lunes, 10 de marzo de 2008

The Agribusiness World Today

Ken Shwedel
Investigador de Agronegocios, Rabobank, México
9 - 14 de Marzo de 2008

The World

Buying more beef:
In what is another indication of the changing structure of the global animal protein market, JBS, the Brazilian Beef Company, last week announced the acquisition of – subject to regulatory approval – National Beef and Smithfield’s beef division in the U.S. and Tasman in Australia. With this deal, which runs some US$1.68 billion including debt, JBS further solidifies their leadership position in the global beef market. In the U.S. by acquiring the fourth and fifth largest beef companies they are now calculated to control around 28 percent of total slaughter capacity. Together with Cargill and Tyson, the other two large producers, these companies have an estimated 70 percent of the U.S. market. While there are regulatory issues to be dealt with, analysts see the enhanced concentration as potentially positive.

The thinking is that this will bring needed discipline, facilitating the ability to pass through higher grain prices and/or putting pressure on cattle prices. The betting is that this will improve the industry’s bottom line. While much of the focus has been on the U.S. market, the Australian acquisition is particularly interesting because it further announces to the world that JBS intends to be a global player. What Australian acquisition does is position them in the Asian, and particularly the Japanese, market. Meanwhile, Smithfield’s decision to get out of the U.S. beef business should give them, in the short run, some breathing room to deal with the depressed U.S. hog market. Into the mid – term, we would not be surprised to see them becoming more aggressive outside their domestic market.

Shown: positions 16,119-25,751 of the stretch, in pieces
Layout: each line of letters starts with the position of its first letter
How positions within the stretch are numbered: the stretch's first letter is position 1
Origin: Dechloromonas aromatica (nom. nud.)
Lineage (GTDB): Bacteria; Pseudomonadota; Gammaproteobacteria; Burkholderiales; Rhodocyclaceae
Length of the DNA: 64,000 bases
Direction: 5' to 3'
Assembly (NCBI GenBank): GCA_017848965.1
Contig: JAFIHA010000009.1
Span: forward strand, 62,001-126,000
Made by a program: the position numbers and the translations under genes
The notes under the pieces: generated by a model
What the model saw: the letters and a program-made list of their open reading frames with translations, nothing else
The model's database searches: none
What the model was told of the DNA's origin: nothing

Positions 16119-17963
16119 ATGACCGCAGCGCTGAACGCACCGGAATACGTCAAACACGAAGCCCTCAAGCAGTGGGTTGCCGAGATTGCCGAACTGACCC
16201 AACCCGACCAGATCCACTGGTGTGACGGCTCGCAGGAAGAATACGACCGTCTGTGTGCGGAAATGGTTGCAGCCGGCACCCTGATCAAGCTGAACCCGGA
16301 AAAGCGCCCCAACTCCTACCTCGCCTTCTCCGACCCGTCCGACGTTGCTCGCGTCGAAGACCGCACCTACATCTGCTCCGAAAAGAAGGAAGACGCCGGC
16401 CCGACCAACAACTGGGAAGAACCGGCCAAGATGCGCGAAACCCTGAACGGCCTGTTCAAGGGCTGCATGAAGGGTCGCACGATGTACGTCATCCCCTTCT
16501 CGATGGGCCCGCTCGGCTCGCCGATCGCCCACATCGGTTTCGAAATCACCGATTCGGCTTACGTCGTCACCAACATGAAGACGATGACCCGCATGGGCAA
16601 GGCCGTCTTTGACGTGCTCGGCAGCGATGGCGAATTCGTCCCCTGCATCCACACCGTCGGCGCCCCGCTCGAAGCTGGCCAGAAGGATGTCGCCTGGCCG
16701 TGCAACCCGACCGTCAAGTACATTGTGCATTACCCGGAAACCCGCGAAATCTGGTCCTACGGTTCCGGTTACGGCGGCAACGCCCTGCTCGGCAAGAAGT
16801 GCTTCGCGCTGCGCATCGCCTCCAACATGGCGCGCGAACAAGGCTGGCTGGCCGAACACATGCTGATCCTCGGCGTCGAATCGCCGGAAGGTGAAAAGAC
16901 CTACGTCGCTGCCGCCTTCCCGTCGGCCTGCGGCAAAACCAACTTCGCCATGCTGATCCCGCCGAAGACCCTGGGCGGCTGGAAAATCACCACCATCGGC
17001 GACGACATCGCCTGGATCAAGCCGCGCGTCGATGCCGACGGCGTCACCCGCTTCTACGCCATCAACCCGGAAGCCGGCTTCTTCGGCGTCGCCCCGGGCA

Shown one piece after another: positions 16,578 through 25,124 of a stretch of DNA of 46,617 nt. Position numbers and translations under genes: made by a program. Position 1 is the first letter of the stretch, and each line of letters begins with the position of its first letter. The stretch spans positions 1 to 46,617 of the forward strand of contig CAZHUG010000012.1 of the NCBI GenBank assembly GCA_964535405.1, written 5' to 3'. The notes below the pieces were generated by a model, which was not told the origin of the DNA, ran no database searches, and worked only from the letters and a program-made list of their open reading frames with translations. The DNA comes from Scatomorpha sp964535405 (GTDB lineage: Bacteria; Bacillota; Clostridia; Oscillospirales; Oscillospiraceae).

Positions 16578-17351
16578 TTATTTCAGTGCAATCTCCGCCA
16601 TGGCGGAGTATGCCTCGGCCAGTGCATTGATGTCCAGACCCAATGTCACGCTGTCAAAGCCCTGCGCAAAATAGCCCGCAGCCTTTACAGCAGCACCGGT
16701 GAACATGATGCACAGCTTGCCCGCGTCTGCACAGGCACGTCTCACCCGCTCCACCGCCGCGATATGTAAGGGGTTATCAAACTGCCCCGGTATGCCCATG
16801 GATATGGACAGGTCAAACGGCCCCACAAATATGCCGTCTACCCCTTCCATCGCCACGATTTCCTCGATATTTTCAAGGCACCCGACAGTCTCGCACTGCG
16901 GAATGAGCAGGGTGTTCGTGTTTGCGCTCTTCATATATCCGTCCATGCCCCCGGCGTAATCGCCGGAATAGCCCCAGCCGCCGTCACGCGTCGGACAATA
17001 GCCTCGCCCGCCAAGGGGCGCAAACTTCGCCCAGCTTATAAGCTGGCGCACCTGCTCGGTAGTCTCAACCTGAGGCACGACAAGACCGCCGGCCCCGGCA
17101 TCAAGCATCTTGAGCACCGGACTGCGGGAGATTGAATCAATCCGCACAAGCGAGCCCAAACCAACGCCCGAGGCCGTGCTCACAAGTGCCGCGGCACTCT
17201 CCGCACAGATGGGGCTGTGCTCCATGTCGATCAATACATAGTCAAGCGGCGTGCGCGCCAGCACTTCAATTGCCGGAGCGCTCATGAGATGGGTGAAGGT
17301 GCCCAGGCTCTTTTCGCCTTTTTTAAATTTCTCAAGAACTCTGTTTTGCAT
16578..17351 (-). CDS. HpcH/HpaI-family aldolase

If it’s kosher is sells: Looking at the claims on the new food products, it seems to be the thinking of U.S. food manufactures. According to Mintel “kosher was the most the most frequently used claim on new products launched in the U.S. during 2007.” It is not that the Jewish population is growing; rather manufactures see the kosher designation as a plus for positioning their products since it plays to consumer concerns about quality and food safety. A large number of consumers perceived kosher products as “a higher mark of health and safety than non – kosher items.” Because kosher laws do not allow for the mixing of meat and dairy products, the dairy free and meat free segments have been major drivers of kosher claim – products. Interestingly, because of the similarities some consumers of hallal products trust the kosher seal and will purchase kosher products. Too bad the same thing isn’t happening in the Middle East.


Too sweet:
That is probably what the domestic sugar industry is thinking. The millers’ Chamber is projecting a 2.1 percent increase in sweetener demand this year. While that sounds good, they are also projecting a 3.5 percent increase in cane production this year. That, along with an estimated 14 percent increase in HFCS imports means that sugar inventories will remain above the one million metric ton mark. The industry points to inventories as a factor pressuring prices on the domestic market. We would also add that the strength of the peso, now that the border is open under the NAFTA, has also worked to hold down domestic prices.

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